Dean DeBlois

How to Train Your Dragon 2

2010’s How to Train Your Dragon threatened to be a rather conventional secret-pet kids’ flick, but for several reasons — the undeniably cute creature at its center, John Powell’s rousing score, genuinely immersive 3D flying sequences and an ending with unexpected emotional heft — it managed to be both a pleasant surprise and a financial success. Shocking as it sounds, DreamWorks Animation went ahead with not just a sequel but the middle chapter in a newly fashioned trilogy, inventively titled How to Train Your Dragon 2. We return to the island of Berk five years after its Viking occupants have learned to tame the local dragon population following decades of mutual destruction. Rather than heeding advice from aging father Stoick (voiced by Gerard Butler) on leading his kingdom when the time comes, 20-year-old inventor and preeminent dragon trainer Hiccup (Jay Baruchel) has left responsibility behind in order to explore the farthest reaches of the horizon aboard his preferred means of transportation, Toothless. However, these expeditions soon lead to encounters with a pair of heretofore unknown dragon masters, Valka (Cate Blanchett) and Drago (Djimon Hounsou), each with their own plans for the creatures. The result is plenty colorful and amusing enough, but in contrast to the film’s admirably simple charms involving a codependent companionship built on fear and trust, writer/director Dean DeBlois ladles on the usual sequel mentality. There are more characters, more beasts, more battles, more gadgets and more family-minded developments, and yet none of those elements carry quite the […]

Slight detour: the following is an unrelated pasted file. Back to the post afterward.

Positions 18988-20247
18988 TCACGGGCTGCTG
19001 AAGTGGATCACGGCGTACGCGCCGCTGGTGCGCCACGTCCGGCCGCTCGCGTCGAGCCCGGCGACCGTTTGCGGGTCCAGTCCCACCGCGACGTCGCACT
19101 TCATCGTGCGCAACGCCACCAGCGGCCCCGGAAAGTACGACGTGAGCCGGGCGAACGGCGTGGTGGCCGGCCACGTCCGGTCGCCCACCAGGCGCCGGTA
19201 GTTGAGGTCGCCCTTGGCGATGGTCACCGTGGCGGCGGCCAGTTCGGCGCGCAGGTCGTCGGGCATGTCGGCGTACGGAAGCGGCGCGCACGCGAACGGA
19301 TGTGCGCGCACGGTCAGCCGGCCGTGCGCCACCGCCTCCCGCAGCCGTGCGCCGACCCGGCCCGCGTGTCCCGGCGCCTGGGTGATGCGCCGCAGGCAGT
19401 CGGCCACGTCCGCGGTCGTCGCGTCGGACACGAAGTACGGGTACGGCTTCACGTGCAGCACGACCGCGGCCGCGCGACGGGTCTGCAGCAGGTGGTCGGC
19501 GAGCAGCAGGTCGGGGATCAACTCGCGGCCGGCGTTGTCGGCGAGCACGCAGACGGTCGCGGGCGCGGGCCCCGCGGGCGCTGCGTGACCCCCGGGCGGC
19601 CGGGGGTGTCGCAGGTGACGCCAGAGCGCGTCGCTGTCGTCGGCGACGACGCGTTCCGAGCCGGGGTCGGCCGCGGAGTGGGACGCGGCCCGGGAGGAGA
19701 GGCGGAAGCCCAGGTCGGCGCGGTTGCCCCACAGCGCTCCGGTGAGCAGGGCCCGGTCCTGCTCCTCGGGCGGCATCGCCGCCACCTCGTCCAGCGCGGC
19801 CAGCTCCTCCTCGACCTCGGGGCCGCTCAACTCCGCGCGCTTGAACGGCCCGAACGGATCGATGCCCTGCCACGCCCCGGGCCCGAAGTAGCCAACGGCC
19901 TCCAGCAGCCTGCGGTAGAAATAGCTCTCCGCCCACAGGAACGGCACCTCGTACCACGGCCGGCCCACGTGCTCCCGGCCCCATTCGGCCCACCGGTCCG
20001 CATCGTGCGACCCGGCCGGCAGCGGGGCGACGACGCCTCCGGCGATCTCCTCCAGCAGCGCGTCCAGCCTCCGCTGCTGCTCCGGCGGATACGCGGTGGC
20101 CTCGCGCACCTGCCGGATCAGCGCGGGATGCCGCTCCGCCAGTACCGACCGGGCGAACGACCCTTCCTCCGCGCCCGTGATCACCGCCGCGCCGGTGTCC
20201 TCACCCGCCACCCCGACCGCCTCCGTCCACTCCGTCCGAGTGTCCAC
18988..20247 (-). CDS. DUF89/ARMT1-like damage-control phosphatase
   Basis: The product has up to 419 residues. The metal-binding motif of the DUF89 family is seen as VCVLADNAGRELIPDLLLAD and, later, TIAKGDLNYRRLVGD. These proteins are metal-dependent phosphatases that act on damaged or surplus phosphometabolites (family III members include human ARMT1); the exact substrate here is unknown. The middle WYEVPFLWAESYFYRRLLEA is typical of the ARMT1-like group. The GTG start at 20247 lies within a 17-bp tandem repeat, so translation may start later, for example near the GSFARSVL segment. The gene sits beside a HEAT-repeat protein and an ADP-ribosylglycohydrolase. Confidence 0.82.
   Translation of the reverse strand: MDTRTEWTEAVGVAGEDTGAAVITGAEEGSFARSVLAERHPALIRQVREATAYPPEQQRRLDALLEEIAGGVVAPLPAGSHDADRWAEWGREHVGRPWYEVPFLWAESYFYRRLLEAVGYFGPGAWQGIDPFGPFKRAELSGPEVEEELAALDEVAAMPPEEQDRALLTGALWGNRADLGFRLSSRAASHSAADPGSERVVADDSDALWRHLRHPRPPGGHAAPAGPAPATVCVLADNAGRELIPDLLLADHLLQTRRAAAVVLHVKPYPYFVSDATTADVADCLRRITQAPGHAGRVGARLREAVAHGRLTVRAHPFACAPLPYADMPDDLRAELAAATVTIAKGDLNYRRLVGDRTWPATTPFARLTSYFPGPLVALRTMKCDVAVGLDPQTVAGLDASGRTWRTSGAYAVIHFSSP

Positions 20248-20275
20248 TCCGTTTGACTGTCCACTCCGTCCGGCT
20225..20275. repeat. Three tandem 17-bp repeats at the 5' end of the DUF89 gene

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There’s no secret that the certified sub-sections of “best picture” are not only somewhat backhanded, they’re getting increasingly more robbed of any shred of surprise at who the potential winner is as the Academy expands the number of films qualifying for the biggest prize. Increasing the number of nominees to ten whilst retaining the sub-categories of, generally, the same award (best animated *film*, best foreign *film*, best documentary *film*…) seems nearly needless; especially in this particular category because Pixar has removed any degree of competitiveness the past two years.

It isn’t because Pixar has a stronghold on the award of Best Animated Film itself (despite their current 4 for 6 record and running on 3 consecutive), but mainly because now that the Best Picture category has been extended to 10 films they’re more likely to have already announced the winner of a sub-category film by having announced the nomination of one (and only one) of the sub-category films in the larger category.

It is still nice to see as many films as possible get deserved recognition even though there’s about as close to a guarantee that they will lose as can possibly be without actually being able to guarantee a guarantee. Though, assuming the illogical can actually occur it would be interesting to see the black hole in the Oscarverse that would develop if Toy Story 3 is not announced as the victor.

As such, the Winner and two “Waydagoers” are…

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